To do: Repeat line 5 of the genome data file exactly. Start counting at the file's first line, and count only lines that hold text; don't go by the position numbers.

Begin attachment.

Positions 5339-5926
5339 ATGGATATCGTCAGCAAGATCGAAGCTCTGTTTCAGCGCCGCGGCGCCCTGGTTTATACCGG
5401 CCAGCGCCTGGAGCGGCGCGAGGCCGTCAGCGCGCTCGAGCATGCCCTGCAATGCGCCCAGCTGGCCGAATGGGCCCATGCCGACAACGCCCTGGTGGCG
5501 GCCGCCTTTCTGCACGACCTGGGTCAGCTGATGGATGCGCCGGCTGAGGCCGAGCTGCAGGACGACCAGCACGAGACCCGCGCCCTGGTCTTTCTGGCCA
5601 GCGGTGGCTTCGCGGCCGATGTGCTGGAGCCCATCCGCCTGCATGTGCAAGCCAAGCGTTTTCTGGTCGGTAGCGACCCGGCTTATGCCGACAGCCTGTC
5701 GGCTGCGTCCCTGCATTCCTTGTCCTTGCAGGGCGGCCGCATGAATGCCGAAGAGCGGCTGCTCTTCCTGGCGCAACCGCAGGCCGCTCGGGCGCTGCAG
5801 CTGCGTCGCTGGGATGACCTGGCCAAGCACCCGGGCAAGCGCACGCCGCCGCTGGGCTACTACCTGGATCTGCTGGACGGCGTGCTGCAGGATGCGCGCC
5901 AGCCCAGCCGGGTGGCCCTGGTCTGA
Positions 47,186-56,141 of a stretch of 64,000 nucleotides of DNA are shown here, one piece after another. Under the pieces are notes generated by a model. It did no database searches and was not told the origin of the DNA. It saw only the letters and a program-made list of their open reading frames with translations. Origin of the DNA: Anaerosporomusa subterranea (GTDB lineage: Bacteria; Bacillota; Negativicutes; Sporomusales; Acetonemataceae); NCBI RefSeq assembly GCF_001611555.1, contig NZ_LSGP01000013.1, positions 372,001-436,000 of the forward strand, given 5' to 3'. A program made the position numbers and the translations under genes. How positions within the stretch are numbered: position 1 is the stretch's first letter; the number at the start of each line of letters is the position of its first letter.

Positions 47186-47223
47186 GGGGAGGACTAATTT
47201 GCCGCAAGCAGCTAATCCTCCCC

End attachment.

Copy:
5601 GCGGTGGCTTCGCGGCCGATGTGCTGGAGCCCATCCGCCTGCATGTGCAAGCCAAGCGTTTTCTGGTCGGTAGCGACCCGGCTTATGCCGACAGCCTGTC